The west coast has Santa Cruz; New York City has Coney Island; but Rye, NY? Rye has Rye Playland.
Growing up in earshot of the latter seaside park, summers would always be punctuated by the fireworks shows every Wednesday and Friday night that could be seen from my bedroom window. Amid the echoes of the explosions off the neighbor's houses, the clatter of the historic wooden Dragon Coaster rattling along would always leave me breathless as I searched for any audible indication that the coaster hadn't fallen off its tracks or disintegrated into a pile of firewood. The timed screams a few seconds later would indicate that all was well and disaster had been averted. If the wind were right, you could hear snippets from the Grand Carousel, or a 'toot-toot' from the Playland Express, a train that would travel around Kiddyland.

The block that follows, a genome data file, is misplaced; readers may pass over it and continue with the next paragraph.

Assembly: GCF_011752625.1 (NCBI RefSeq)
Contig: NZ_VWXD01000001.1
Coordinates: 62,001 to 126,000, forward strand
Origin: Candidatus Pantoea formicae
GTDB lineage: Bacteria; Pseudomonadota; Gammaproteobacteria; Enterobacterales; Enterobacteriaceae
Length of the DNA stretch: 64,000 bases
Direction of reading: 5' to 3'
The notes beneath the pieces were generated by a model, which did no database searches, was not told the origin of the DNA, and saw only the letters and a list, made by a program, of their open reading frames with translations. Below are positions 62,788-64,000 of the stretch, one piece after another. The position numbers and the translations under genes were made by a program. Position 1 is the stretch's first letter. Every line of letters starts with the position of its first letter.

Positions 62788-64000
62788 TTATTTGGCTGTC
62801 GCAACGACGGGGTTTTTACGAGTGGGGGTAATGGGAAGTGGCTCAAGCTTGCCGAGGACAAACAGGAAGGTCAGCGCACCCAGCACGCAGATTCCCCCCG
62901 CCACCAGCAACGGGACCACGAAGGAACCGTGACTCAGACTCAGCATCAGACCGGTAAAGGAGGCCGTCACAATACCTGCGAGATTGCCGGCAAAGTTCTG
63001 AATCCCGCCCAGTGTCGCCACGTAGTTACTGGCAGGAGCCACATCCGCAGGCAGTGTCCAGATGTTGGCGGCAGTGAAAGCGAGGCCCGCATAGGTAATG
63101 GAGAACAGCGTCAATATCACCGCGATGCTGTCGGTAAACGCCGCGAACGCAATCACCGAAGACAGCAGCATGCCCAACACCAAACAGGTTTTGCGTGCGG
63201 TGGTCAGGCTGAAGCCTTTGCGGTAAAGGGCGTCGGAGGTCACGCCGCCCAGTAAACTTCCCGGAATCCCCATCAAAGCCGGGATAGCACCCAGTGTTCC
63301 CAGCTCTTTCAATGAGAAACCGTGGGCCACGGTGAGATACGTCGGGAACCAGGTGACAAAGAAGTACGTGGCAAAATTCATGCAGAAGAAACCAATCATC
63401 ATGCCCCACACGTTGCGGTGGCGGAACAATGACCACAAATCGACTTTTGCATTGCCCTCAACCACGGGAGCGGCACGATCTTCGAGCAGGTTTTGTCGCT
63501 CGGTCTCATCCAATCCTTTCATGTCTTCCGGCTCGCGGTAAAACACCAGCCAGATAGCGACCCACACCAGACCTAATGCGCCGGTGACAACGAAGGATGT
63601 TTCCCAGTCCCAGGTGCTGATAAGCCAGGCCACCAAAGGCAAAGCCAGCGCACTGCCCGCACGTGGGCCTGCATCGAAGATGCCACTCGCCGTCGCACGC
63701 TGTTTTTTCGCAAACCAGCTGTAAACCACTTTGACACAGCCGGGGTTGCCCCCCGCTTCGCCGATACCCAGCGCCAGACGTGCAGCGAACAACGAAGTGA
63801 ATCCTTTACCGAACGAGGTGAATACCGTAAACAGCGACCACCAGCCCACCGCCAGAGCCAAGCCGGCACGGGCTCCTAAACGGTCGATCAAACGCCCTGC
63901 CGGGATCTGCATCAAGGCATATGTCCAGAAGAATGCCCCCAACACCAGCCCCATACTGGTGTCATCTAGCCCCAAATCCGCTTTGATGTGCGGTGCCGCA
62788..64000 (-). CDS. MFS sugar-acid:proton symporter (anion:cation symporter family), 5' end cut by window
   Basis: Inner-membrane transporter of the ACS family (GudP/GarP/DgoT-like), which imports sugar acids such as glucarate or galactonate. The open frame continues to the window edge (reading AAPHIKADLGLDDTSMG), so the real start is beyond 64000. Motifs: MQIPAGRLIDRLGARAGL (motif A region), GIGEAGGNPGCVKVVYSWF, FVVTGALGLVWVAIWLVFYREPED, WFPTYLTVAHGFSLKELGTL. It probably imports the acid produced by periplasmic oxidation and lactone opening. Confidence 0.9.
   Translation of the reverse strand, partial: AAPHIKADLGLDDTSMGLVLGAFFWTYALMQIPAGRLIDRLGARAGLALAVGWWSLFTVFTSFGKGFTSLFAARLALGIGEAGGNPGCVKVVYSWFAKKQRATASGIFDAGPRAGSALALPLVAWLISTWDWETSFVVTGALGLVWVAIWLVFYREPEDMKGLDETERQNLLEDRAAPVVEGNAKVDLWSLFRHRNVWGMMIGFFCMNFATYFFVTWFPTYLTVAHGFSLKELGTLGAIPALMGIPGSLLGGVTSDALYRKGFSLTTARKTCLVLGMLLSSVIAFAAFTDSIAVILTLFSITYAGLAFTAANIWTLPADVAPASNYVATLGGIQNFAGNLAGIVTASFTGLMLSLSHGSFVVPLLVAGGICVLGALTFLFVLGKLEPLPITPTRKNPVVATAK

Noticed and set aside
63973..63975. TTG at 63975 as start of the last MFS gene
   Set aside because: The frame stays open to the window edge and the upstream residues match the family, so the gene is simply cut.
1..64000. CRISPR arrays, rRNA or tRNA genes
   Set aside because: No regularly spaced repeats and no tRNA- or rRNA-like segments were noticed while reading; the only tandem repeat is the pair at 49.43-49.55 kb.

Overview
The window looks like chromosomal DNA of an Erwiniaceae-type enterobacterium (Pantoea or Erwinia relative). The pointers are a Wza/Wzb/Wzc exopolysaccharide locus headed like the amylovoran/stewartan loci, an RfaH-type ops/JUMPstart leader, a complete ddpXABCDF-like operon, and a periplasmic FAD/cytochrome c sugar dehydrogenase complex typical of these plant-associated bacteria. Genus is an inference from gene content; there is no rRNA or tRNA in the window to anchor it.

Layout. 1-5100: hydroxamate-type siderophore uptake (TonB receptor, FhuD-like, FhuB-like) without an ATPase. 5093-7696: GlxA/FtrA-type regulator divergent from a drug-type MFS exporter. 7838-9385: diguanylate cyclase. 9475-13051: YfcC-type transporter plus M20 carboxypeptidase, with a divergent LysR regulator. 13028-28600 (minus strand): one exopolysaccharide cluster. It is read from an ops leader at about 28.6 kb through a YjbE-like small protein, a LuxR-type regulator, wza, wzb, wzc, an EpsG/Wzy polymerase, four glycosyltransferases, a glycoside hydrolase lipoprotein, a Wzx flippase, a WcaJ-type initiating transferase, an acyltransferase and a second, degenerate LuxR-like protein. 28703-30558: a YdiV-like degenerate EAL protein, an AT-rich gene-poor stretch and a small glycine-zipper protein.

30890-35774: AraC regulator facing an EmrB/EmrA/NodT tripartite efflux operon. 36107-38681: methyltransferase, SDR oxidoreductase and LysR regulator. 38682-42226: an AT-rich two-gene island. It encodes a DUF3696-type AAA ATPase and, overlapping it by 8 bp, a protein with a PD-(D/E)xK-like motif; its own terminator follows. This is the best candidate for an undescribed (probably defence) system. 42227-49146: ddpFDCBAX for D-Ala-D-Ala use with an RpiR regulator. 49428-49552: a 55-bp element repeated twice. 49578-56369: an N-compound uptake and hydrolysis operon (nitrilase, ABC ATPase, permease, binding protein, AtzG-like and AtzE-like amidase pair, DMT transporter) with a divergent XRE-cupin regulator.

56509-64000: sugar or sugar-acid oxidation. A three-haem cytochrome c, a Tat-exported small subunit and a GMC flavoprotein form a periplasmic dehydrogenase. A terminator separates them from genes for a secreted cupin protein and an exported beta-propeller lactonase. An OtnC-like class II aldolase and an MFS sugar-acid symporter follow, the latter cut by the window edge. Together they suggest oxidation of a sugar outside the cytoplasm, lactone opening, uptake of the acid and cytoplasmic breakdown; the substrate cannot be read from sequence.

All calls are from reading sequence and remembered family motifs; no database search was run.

Though Playland was literally in our backyard, we hardly ever went except to get some cotton candy and drop paint onto a piece of paper that would quickly spin on a centrifuge creating "modern art." Yet people would come from all over Westchester County and even beyond to spend a summer night. At closing, the stream of cars heading out along Playland Parkway was as thick as the humid night air. But we wouldn't be caught dead there.
Today, Playland still somehow plugs along under private management for the first time the same way that Coney Island and Santa Cruz's boardwalk hang on in the age of instant connection and entertainment in the palm of our hands. Despite the seductiveness of watching a movie no matter where you are on the planet, there is still a draw to seaside parks, perhaps, if only, to use those same movie-watching devices to pictorally declare to the world that you are too cool to just watch movies on a phone. Eventually, those kids will have their own kids whom they will take to Playland so that they can reminisce about the time they went to Playland. And so the cycle will go on, steadily reinforced by nostalgia and faded memories.